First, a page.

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From scarcity comes creativity, as Edmonton's Manasc Isaac learned the hard wayin the heart of the Arctic.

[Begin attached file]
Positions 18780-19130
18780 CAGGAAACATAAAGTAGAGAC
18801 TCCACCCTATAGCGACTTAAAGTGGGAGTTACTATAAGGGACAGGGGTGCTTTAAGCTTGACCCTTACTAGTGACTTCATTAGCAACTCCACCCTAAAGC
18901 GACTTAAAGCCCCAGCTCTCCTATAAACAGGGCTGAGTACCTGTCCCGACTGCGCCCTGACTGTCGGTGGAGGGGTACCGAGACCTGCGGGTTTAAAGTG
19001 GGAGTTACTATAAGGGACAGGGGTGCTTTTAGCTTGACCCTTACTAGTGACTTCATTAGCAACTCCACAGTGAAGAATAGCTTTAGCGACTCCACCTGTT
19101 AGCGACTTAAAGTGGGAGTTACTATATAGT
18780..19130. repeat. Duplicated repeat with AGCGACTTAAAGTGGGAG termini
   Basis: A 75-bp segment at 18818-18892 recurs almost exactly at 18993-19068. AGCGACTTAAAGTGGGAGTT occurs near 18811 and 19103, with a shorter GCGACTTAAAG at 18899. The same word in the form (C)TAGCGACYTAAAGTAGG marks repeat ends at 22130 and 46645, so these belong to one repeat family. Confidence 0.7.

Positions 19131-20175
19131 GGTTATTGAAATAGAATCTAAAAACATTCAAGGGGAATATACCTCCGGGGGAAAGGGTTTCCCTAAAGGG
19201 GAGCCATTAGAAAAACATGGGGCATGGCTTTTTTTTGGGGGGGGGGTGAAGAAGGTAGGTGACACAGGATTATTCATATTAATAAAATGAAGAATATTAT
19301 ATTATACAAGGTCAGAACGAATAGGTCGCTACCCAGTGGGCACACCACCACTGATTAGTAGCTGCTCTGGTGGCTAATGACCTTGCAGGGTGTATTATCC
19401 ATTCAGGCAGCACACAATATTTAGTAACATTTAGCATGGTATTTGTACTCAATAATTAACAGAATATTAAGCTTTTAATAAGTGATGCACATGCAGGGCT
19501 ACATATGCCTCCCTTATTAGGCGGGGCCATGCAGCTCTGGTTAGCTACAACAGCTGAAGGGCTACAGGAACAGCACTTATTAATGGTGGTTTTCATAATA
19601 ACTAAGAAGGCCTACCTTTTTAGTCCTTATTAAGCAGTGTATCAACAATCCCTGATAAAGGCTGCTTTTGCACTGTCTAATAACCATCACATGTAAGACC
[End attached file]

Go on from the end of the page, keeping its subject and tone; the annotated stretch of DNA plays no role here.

A contemporary house sits atop another, larger building like a design remora. A sweeping curve of academia brushes up against—and makes peace with—a neighbouring boreal forest. A thin modernist residence communes with a neighbourhood of post-war bungalows on the subject of utilitarianism. Individually the projects read like one-off discussion pieces, but together they help illustrate the unique and focused design ethos of Edmonton’s Manasc Isaac—or what judge Peter Busby refers to as the firm’s “progressive clarity of design approach.”While the vision of original principals Vivian Manasc and Richard Isaac has long since expanded past the borders of their Northern Alberta base (and their team size has expanded, too—they’re now an office of 50 people), there’s no mistaking the genesis of their vision: adversity breeds creativity. When you start your career designing high-performance buildings that have to work in the extreme conditions of Canada’s Arctic, you approach the construction of a single family dwelling or an office building in the relatively tranquil confines of Alberta’s capital in a different manner than most.First and foremost, the team keeps a near-religious adherence to their process of thinking long and hard about what resources they’ll expend in a buildings’ design. “When you’re designing a building for a Northern community that receives all its building materials and supplies on one barge, or ‘sea lift,’ per year, it makes you very conscious of the choice of materials,” says Manasc. “It teaches you to minimize waste, of materials or energy, and maximize opportunity—which may be the sun, the wind or the snow.” Adapting that doctrine to less extreme climes has resulted in a string of firsts: Alberta’s first LEED certified building (the Alberta Urban Municipalities Association offices); Alberta’s first C-2000 Green building (Banff Town Hall); Edmonton’s first LEED Silver building (St. John Ambulance headquarters); and the first LEED Gold building in the Arctic (the Greenstone Government of Canada building).But the suggestion that this is a group of doctrinaire crusaders is dispelled after a quick look at the playful side of their buildings. As judge Brandy Burdeniuk observed, “When winter seems never-ending, the hits of colour in their projects make the spaces feel brighter and warmer.” Perhaps no building emphasizes this nexus of design, functionality and conviviality better than Vivian Manasc’s own residence. At first blush it looks like a beautifully imagined modernist box with a Mondrian-esque pattern of coloured windows. It’s striking to look at, but the real magic happens as the camera pulls back. The house—actually a former mechanical room—sits atop a drab 18-storey building in Edmonton’s downtown. The juxtaposition is a perfect summary for the firm. Striking new thinking is injected into staid sets of ideas, and the result—for the owner, the city and the environment—shows that with this dedicated team the sky really is the limit. wl